Then in 2005, a Los Angeles collector found nine original posters in a second-hand store and eventually these went on the auction block.  I bid on two of them — the bidding was fast and furious with the Grand Canyon poster selling for more $9,000!  He had purchased them for only $70 each.  At auction, it turns out I was bidding against the Library of Congress.  In all, we secured 7 of the 9.  I’ve now four in my private collection, and the Library and I hope to exhibit these for the 2016 NPS Centennial.

Finally, I do work with each park and usually submit preliminary designs.  I like to visit each park and specifically search through their archives and old brochures.  I work closely with another former ranger, Brian Maebius, who holds both geology and fine arts degrees, and is a computer whiz to boot. He is listed as co-artist on all our contemporary works.  In truth, I can’t draw a stick figure, but have good composition skills.  He makes sense out of all my vague ideas and we sometimes go back and forth with dozens of design changes before it looks right.  Each one presents special problems — some roll right off the presses and others present a serious struggle.

Do you have a favorite memory of visiting the national parks for this project?

Square Tower at Mesa Verde National Park by Ranger Doug in the style of the old WPA Posters.
Square Tower at Mesa Verde National Park by Ranger Doug’s Enterprises / Brian Maebius in the style of the old WPA Posters.

One of my most memorable ‘research’ trips was to Mesa Verde National Park in Colorado to make their centennial poster featuring Square Tower.  This tower is the tallest Ancient Puebloan structure in the Southwest, and has been off limits to the public since about 1940.  It also requires quite a series of steep ladder descents to reach it.  The park wanted Square Tower featured, so we made the trip down the cliffs and crawled around the old structures.  In the bottom of Square Tower, I saw an old corn cob — perhaps 700 years old!  It really made me realize how closely related these people were to us today.  After an experience such as this, one contemplates the abandonment of this unique culture and the subsequent discovery and pillaging of these areas.

Do you have a favorite of the posters that have been created?

They’re like your children — you love them all.

Grand Teton National Park (Jenny Lake Museum) was the first in this historic series and is very stylized with unique fonts.  Three original copies of this poster exist.  Bandelier was the last in 1941 and it was completely different, stylistically.

The two Yellowstone posters were derived from old Haynes postcards, which were hand-colored, black-and-white photos and were very crude designs — but the Geyser is our most popular.

For contemporary designs, I’d vote for Saguaro National Park in Arizona, General Grant (Kings Canyon National Park) in California, and Acadia National Park in Maine.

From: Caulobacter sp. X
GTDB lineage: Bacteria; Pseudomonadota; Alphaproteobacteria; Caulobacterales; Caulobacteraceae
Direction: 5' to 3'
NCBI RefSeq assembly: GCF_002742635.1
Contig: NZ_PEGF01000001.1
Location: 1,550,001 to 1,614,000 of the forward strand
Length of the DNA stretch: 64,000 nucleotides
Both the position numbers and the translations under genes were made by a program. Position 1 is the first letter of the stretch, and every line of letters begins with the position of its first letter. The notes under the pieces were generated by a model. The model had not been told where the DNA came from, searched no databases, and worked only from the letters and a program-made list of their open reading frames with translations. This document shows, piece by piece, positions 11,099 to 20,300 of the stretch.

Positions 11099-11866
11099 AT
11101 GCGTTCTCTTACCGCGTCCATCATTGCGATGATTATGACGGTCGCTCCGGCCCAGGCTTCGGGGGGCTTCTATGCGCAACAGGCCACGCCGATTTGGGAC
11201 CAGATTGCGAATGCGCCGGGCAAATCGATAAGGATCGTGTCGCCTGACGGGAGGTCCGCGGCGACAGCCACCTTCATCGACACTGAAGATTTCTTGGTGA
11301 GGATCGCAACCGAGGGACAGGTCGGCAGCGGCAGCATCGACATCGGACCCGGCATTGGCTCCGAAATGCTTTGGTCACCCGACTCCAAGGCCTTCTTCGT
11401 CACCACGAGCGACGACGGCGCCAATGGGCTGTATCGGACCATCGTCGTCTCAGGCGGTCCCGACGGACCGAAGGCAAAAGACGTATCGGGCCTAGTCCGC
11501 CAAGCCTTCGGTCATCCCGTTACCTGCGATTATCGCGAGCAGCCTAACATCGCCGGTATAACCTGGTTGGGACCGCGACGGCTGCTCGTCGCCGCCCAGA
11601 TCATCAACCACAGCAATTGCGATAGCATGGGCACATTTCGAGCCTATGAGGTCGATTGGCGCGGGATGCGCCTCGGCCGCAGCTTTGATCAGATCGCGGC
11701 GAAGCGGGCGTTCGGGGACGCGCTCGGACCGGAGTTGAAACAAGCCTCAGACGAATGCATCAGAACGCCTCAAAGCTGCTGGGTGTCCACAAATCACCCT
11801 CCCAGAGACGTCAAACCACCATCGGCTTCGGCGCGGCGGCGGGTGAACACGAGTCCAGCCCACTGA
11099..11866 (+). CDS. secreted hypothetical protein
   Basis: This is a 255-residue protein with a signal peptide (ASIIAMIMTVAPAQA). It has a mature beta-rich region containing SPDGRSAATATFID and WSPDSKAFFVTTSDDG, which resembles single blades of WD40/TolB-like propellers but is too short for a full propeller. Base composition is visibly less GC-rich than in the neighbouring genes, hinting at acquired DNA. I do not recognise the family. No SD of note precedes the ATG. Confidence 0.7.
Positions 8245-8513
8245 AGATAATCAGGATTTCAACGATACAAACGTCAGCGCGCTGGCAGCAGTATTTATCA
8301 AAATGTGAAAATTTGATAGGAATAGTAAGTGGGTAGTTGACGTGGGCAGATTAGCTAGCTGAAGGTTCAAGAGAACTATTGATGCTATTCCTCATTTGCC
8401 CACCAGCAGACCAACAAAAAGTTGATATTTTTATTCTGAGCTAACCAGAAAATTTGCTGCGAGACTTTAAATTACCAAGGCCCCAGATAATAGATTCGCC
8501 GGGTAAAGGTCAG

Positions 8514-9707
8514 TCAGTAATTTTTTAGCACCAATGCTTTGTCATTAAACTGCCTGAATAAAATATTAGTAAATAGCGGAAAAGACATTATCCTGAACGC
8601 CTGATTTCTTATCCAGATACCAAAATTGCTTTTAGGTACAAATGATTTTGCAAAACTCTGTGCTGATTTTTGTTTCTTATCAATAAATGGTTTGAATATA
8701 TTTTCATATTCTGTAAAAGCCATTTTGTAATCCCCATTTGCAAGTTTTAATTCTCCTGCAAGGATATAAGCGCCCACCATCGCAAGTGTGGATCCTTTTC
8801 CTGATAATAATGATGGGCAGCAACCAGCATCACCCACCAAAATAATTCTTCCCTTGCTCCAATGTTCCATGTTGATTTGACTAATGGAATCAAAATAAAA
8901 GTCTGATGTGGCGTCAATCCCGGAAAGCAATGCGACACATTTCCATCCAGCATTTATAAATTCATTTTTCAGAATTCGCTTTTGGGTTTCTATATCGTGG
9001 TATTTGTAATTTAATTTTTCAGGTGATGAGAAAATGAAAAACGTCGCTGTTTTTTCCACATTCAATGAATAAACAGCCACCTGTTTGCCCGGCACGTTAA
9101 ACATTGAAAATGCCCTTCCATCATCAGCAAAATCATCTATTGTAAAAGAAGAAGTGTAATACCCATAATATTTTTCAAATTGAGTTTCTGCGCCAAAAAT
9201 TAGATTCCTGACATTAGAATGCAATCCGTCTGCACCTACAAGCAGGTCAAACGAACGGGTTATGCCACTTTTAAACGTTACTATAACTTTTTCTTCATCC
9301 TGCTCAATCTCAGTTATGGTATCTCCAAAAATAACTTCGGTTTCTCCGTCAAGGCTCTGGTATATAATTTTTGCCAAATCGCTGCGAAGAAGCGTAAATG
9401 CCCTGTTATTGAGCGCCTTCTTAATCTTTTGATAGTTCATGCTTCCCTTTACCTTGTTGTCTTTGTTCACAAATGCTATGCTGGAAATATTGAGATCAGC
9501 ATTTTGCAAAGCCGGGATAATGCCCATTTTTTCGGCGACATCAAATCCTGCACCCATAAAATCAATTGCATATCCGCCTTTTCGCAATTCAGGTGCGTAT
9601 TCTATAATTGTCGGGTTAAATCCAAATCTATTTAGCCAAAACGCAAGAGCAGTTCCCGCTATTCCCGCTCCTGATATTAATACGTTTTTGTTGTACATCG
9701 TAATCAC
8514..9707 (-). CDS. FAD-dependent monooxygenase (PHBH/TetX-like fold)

Are there any park posters coming soon that  visitors and enthusiasts should look for?

Absolutely!  Badlands just came off the drawing board (computer screen, rather) and should be out by early June.  I’ve designs in the works for Statue of Liberty, Dinosaur, Death Valley, Big Bend, Gettysburg, Mount Rushmore and many others.

Recreated and contemporary posters can be purchased from Ranger Doug’s Enterprises. Check out a few more of Ranger Doug’s recreations and new posters below!

Recreated Posters

Zion National Park PosterZion National Park. Recreated by Ranger Doug’s Enterprises / Brian Maebius
Petrified Forest National Monument, recreated by Ranger DougPetrified Forest National Monument. Recreated by Ranger Doug’s Enterprises / Brian Maebius
Grand Canyon WPA Poster, Recreated by Ranger DougGrand Canyon National Park. Recreated by Ranger Doug’s Enterprises / Brian Maebius 

Note: The following three posters have been recreated from black and white photographs of the original posters.  The colors used by Ranger Doug’s Enterprises are a best guess.  To this day, original posters have not surfaced.  If anyone has information on an original for any of these three, please let Ranger Doug’s Enterprises know!

Great Smoky Mountains National Park.  Recreated by Ranger Doug's Enterprises / Brian MaebiusGreat Smoky Mountains National Park.  Recreated by Ranger Doug’s Enterprises / Brian Maebius
Yellowstone National Park, Lower Falls. Recreated by Ranger Doug's Enterprises / Brian MaebiuYellowstone National Park, Lower Falls. Recreated by Ranger Doug’s Enterprises / Brian Maebius
Wind Cave National Park poster.  Recreated by Ranger Doug's Enterprises / Brian MaebiusWind Cave National Park poster.  Recreated by Ranger Doug’s Enterprises / Brian Maebius

Contemporary Posters